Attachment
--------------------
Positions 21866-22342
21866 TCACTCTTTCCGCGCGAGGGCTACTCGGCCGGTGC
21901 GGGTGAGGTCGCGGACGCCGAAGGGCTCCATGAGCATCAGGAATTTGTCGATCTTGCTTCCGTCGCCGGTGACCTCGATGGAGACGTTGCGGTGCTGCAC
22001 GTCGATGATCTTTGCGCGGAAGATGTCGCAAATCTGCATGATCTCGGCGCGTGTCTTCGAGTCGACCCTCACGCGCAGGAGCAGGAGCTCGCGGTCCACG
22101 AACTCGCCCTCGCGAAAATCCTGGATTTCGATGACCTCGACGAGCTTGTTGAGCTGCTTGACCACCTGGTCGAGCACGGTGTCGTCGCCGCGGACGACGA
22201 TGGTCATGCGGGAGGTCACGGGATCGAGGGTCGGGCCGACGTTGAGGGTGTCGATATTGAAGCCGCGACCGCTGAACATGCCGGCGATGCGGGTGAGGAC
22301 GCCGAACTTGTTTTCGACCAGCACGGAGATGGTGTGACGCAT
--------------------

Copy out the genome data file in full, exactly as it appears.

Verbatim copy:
Positions 21866-22342
21866 TCACTCTTTCCGCGCGAGGGCTACTCGGCCGGTGC
21901 GGGTGAGGTCGCGGACGCCGAAGGGCTCCATGAGCATCAGGAATTTGTCGATCTTGCTTCCGTCGCCGGTGACCTCGATGGAGACGTTGCGGTGCTGCAC
22001 GTCGATGATCTTTGCGCGGAAGATGTCGCAAATCTGCATGATCTCGGCGCGTGTCTTCGAGTCGACCCTCACGCGCAGGAGCAGGAGCTCGCGGTCCACG
22101 AACTCGCCCTCGCGAAAATCCTGGATTTCGATGACCTCGACGAGCTTGTTGAGCTGCTTGACCACCTGGTCGAGCACGGTGTCGTCGCCGCGGACGACGA
22201 TGGTCATGCGGGAGGTCACGGGATCGAGGGTCGGGCCGACGTTGAGGGTGTCGATATTGAAGCCGCGACCGCTGAACATGCCGGCGATGCGGGTGAGGAC
22301 GCCGAACTTGTTTTCGACCAGCACGGAGATGGTGTGACGCAT